The leader of Roman Catholics in England and Wales has urged the faithful to write to their MPs to oppose the Government's plans for gay marriage.
The Most Rev Vincent Nichols, Archbishop of Westminster, called on Roman Catholics to express their views "clearly, calmly and forcefully".
He said one of his concerns about the plans was how children would be taught about the "true nature of marriage" in schools if the law is changed to allow same-sex marriage.
"Of course there are many different circumstances to family life. Events reshape the family lives of many people," he wrote in a pastoral letter read out in parishes in the Diocese of Westminster over the weekend.
We are right to express our admiration for those who work so hard to maintain family stability in difficulty and isolation.
Support and loving care for them can make all the difference.
But none of this takes away the importance of having a clear vision of marriage and family, based on human nature itself.
I urge everyone who cares about upholding the meaning of marriage in civil law to make their views known to their Members of Parliament, clearly, calmly and forcefully.
The Bishop of Shrewsbury will use his Christmas message to take a swipe at the coalition Government, addressing its intentions to redefine the institution of marriage.
During midnight Mass at Shrewsbury Cathedral the Rt Rev Mark Davies will say: "This Christmas we are also conscious of new shadows cast by a Government pledged at its election to support the institution of marriage.
"This vital foundation of society, the 2011 census indicates, now stands at perhaps is lowest ebb.
"At such a moment the Prime Minister has decided without mandate, without any serious consultation to redefine the identity of marriage itself, the foundation of the family for all generations to come.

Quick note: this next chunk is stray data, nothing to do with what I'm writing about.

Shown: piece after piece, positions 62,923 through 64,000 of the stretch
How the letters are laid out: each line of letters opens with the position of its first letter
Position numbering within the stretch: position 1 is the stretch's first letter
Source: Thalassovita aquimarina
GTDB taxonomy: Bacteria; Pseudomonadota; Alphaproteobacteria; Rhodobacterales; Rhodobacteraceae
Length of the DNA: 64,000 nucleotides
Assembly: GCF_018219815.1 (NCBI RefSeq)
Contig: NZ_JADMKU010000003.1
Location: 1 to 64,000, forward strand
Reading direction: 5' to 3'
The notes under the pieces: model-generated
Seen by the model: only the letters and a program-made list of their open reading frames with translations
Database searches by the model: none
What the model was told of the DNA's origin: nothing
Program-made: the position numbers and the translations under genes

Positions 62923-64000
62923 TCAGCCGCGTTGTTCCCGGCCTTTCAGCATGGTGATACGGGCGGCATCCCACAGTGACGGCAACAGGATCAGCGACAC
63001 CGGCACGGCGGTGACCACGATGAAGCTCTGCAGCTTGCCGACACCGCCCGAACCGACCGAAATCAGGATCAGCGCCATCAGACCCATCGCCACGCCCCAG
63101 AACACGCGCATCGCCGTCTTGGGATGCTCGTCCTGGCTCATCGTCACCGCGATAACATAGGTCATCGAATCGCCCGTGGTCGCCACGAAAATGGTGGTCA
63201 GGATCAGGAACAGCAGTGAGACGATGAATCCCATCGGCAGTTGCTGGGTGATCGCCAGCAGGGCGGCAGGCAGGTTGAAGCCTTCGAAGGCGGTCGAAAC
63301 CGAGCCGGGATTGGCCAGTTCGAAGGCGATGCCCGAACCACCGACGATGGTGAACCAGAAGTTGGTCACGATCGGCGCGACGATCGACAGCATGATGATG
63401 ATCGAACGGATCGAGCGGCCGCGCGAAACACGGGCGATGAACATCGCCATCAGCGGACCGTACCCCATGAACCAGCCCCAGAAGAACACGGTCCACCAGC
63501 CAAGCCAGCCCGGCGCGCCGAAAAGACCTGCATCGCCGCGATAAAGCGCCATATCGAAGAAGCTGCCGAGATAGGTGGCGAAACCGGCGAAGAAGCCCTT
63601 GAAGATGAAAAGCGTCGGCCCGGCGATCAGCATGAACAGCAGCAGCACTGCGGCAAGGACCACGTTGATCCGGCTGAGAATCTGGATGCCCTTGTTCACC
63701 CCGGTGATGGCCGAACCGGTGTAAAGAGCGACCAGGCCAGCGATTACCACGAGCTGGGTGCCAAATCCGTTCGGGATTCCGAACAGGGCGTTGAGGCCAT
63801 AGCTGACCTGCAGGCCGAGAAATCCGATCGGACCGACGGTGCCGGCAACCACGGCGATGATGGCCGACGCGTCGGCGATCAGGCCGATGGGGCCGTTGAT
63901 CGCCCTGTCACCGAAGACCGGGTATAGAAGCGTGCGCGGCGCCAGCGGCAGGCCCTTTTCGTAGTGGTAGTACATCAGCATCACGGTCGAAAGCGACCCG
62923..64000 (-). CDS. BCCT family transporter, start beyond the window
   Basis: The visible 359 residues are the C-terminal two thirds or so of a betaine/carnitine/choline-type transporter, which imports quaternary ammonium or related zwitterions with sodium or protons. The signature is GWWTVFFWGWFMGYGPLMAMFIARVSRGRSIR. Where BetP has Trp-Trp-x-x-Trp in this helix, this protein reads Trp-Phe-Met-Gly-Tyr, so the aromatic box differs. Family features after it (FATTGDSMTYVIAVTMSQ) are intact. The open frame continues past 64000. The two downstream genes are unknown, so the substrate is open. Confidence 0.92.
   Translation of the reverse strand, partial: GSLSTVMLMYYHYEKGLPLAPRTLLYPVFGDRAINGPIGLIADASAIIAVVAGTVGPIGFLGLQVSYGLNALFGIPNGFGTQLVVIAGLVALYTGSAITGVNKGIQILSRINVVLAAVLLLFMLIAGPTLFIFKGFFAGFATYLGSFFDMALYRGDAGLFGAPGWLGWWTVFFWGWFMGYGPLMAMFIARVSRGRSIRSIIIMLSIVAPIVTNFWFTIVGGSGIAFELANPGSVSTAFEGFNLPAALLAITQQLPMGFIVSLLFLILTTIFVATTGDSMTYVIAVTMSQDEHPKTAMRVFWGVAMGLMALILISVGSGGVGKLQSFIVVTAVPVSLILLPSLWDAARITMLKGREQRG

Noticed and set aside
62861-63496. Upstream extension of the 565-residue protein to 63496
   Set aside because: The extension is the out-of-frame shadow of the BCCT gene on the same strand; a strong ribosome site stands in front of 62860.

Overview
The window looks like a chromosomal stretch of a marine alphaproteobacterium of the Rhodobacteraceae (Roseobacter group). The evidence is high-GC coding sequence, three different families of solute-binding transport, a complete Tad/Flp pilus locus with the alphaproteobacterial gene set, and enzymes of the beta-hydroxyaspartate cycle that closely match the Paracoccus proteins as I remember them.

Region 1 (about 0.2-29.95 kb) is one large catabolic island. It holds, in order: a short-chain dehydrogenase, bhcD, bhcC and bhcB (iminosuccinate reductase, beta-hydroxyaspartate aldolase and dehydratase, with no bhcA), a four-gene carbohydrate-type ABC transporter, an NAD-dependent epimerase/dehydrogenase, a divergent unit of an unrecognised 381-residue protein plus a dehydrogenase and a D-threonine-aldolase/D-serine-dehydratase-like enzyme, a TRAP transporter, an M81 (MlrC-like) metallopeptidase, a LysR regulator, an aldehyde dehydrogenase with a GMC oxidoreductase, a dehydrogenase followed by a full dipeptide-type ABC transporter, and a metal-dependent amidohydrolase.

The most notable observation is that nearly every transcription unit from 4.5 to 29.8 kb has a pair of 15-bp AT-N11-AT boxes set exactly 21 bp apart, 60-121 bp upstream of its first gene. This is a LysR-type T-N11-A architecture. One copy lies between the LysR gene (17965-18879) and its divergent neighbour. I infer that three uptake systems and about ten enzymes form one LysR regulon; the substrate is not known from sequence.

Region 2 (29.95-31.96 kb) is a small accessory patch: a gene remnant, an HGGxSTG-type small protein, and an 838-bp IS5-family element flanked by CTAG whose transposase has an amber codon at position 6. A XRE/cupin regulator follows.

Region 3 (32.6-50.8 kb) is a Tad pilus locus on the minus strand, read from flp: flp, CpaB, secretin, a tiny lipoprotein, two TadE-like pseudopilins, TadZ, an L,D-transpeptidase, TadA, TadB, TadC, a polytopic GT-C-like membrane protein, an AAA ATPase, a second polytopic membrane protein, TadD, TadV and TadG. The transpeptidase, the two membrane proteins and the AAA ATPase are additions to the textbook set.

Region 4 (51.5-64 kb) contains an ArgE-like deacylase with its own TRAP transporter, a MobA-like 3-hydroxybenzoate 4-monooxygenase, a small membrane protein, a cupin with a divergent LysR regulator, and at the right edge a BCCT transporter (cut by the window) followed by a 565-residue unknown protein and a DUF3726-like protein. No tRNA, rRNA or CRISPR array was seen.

"This is again done in the name of progress... The British people have reason to ask on this night, 'where is such progress leading?"'
The Church of England has attacked the government's lack of consultation over its gay marriage plans, saying senior ecclesiastical figures learned of them only when Culture Secretary Maria Miller announced them to Parliament.
Mrs Miller told the House of Commons on Tuesday she was putting in place a "quadruple lock" of measures to guarantee religious organisations would not have to marry same-sex couples against their wishes.
The Guardian has reported that the Right Rev Tim Stevens, Bishop of Leicester and the Church of England's lead spokesman in the Lords, told a private meeting that there had been a lack of consultation, with the Government not consulting the church on the proposal.
A church spokesman said:
Bishop Tim's point was that there was a meeting due with the Secretary of State that did not take place and the first we heard of the fine detail was when she stood up and announced it," he said.
It would be fair to say the Secretary of State hadn't made contact directly with senior members of the church.